Con Son, Vietnam21 May 2017
As it was our second-to-last full day on the island, we decided to get our asses into gear and look into going snorkelling, having heard that the Con Dau Islands were some of the best locations to do so in the world.
But we couldn't start our day without a visit to a nice cafe! Literally. Its name was Nice Cafe. And it lived up to its name. My peach iced tea was delicious, and Yannick got his coffee fix in the form of ca phe sua da, one of his all time favourite beverages. Our table was upstairs on a balcony overlooking the main street and all the way to the distant mountains. A half coconut shell served as our table's ashtray, and the only other patron at that time was a soldier in uniform.
The French were the first to use Con Dau as a place to house prisoners, and built the first prison on Con Son in 1861. In 1940, the French constructed what are now called the "Tiger Cages", a series of cells that are now live in infamy. The Americans continued to use the cages during the American War, to incarcerate political prisoners from North Vietnam. The cages were deliberately built away from the main prison, though an alleyway, and were not known to the outside world for some time.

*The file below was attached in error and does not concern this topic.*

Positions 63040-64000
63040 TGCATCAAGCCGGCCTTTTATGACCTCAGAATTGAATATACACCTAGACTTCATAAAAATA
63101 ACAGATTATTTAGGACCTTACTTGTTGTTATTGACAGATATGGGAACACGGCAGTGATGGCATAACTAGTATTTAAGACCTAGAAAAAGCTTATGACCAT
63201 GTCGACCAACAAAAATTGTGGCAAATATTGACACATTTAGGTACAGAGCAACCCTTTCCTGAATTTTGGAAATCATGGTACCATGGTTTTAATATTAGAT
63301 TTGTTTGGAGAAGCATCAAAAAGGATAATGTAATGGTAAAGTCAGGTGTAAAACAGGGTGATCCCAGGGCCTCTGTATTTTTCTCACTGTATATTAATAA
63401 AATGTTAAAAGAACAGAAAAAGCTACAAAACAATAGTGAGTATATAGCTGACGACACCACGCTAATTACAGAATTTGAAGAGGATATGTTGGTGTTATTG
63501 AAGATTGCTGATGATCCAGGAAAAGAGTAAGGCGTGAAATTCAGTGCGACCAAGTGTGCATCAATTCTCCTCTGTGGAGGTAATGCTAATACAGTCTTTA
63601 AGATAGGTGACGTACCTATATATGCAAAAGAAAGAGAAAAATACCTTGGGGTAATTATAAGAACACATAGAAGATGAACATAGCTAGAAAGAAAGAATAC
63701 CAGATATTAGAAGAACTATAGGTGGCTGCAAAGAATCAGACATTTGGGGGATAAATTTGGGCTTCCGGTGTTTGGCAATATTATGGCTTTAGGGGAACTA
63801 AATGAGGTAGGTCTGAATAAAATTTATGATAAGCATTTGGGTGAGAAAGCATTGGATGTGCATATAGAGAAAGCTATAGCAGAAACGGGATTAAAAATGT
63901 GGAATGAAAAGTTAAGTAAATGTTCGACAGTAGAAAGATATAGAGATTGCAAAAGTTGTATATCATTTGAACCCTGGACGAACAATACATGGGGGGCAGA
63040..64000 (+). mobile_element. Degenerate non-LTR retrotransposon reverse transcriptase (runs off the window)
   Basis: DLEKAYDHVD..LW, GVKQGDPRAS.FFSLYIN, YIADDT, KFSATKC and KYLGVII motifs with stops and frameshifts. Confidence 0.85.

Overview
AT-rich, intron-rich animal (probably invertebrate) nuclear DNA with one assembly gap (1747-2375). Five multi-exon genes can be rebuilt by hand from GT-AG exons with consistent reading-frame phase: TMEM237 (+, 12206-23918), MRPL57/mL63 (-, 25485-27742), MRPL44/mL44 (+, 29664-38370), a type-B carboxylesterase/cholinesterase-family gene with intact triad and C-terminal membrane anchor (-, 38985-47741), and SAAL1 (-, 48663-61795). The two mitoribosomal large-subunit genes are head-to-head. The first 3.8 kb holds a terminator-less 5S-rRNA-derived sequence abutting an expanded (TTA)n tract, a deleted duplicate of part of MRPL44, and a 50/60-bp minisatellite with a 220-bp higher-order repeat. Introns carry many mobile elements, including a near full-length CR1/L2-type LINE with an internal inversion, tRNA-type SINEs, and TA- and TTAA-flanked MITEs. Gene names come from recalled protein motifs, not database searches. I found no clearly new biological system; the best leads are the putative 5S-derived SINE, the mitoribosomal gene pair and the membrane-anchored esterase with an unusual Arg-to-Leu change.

Having been recommended the company Dive! Dive! Dive! by a fellow hotel guest, we wandered over to where Google Maps claimed it to be, only to find Phi Yen! Why, that was the very restaurant that we had been looking for the night before! Oh Google, why you so wrong? Phi Yen was not only a restaurant, but also a hotel, and a sign for snorkelling led us inside the lobby. The price of the options was rather steep, so we left with the notion that we would shop around. Just down the road we saw an identical sign, this time leading into a shop called Rainbow Divers. A note on the door read that they would be back later, so we decided to rest for a while at An Hai beach. However, we only walked a few meters down the road when an English couple on a moped pulled up next to us asking if we were looking for Rainbow Divers. It turned out that they were the owners and quoted us a much more reasonable price for a day out snorkelling. We agreed to return to the shop at 18:00 to sort out the particulars.